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 Image by Susan Trammel-USGS

Occurrence in Delaware
Northern Snakehead (Channa argus), a native fish of China and Russia, were brought to the U.S. for the live food fish market. Unfortunately these exotic invaders escaped or were illegally stocked and now occur in at least eleven states where they potentially threaten native fish and wildlife resources. In Delaware, Northern Snakehead have invaded the Delaware and Nanticoke River systems and their tributaries. They have also invaded non-tidal areas of the state and have been documented in stormwater facilities, private ponds and several public ponds including Becks Pond which is one of the most popular public fishing ponds in Delaware.

Northern Snakehead are identified by long dorsal (back) and long anal fins, a rounded tail, and a large mouth that extends beyond the eye. They also have many, sharp teeth. The adults are green or brown with darker, irregular shaped blotches along their sides. The juveniles are generally lighter tan or yellowish in color but otherwise resemble the adults.

Habitat and Life History
Snakeheads prefer shallow, stagnant, slow moving streams or ponds with heavy vegetation. A nest building species, snakeheads spawn between April and September. Both parents aggressively guard the eggs and larvae for up to a month. Snakeheads are opportunistic and prey on a variety of aquatic organisms including crustaceans, beetles, insect larvae, fish, amphibians and reptiles. Sexual maturity is reached at 2-3 years of age (12-14 inches in length). Snakeheads are tolerant of poor water quality and occur in a range of temperatures and salinities, although they do not occur in saltwater. In addition to obtaining oxygen from the water, they have the ability to utilize atmospheric oxygen which allows them to survive in stagnant shallow waters or out of the water for a variable period of time. They are not able to ‘walk’ on land but have a thick mucus layer that allows them to wriggle and move across short distances.

Legal Status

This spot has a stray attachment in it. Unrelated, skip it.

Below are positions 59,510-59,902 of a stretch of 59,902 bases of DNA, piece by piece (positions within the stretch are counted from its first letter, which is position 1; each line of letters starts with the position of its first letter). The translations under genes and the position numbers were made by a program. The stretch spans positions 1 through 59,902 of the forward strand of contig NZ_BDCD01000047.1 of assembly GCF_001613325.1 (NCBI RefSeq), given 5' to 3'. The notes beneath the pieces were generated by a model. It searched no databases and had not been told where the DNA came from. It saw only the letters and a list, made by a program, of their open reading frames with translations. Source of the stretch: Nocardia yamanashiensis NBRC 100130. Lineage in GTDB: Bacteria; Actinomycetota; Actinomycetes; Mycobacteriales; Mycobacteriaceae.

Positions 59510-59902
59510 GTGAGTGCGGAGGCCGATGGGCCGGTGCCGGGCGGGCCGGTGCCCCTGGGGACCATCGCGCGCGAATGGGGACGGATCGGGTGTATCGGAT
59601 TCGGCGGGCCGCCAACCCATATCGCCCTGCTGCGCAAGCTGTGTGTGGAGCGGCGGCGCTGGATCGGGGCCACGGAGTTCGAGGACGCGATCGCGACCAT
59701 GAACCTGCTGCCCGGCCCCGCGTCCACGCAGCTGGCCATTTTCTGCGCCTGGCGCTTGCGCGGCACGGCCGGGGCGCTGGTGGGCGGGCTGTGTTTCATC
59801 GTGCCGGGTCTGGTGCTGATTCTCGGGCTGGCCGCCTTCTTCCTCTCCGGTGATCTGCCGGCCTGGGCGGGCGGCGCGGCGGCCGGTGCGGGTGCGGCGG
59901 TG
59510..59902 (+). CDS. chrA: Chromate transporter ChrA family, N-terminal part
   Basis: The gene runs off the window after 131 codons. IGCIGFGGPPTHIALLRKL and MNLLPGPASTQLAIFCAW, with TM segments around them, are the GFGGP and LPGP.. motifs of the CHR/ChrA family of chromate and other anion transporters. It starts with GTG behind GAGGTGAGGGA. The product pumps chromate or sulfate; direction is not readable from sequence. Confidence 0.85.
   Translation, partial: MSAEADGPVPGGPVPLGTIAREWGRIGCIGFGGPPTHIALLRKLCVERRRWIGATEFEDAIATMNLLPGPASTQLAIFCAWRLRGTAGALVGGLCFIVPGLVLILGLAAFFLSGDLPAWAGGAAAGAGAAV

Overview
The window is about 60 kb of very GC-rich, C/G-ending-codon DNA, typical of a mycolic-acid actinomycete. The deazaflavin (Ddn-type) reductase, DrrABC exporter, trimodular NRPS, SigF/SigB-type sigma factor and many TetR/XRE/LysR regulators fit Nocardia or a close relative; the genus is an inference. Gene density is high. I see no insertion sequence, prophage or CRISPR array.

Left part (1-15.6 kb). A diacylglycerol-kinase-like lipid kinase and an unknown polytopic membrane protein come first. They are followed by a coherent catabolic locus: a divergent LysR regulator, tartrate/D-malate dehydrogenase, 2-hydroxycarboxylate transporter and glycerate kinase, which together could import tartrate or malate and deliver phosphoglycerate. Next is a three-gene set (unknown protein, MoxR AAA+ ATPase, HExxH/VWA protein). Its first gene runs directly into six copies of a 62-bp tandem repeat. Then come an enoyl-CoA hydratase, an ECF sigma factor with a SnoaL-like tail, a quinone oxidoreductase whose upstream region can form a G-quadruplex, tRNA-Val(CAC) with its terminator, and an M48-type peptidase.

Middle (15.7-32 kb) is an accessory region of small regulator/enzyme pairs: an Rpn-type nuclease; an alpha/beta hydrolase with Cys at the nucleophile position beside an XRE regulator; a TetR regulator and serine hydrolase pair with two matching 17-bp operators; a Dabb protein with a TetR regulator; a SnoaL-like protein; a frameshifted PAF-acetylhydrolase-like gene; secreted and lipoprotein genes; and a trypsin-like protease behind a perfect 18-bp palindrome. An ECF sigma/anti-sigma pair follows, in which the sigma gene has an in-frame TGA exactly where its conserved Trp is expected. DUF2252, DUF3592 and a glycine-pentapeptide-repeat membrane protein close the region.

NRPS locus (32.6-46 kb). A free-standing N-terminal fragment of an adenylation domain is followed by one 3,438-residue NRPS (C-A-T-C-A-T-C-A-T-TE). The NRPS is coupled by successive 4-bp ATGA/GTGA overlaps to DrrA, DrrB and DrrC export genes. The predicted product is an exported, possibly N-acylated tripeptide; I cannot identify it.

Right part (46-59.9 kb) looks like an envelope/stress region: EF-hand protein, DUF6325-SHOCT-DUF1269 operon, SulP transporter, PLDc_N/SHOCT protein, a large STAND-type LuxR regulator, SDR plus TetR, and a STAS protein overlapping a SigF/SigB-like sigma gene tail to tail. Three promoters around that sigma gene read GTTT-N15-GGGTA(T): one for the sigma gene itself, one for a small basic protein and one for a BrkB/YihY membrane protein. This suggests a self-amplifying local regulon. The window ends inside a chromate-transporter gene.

Illegal stocking of this fish has contributed to its spread in Delaware, especially in New Castle County. A regulation passed in 2013 prohibits the transport, purchase, sale, stocking and possession of live snakeheads in Delaware, so hopefully this will curtail illegal stocking.  There are no season, creel, or size limits for Northern Snakehead. It is permissible to catch snakeheads from state waters by bowfishing, spear, or hook and line. NOTE: fish may not be taken by bowfishing on properties managed by the Division of Parks and Recreation or where prohibited by local ordinance (e.g. Becks Pond in Newark, Del.).

What to do if you catch a Snakehead
Anyone who catches a snakehead in Delaware is encouraged to kill it and notify the Division of Fish & Wildlife at (302) 735-8654 or 739-9914 or with information on the date and specific location of the catch and the size of the fish. Submission of a photo allows the Division to confirm the catch. Unfortunately once established this hardy fish has proven difficult to eradicate, making preventative measures even more crucial. The Division of Fish and Wildlife is closely documenting the occurrence of this species in an effort to gain a better understanding of the potential impact this species could have on Delaware’s freshwater ecosystems. The information provided by anglers has been an important part of this process.           

Additional northern snakehead links:


Northern snakehead removed from Broad Creek in Laurel.



Juvenile (fry) northern snakehead removed in August from Becks Pond.



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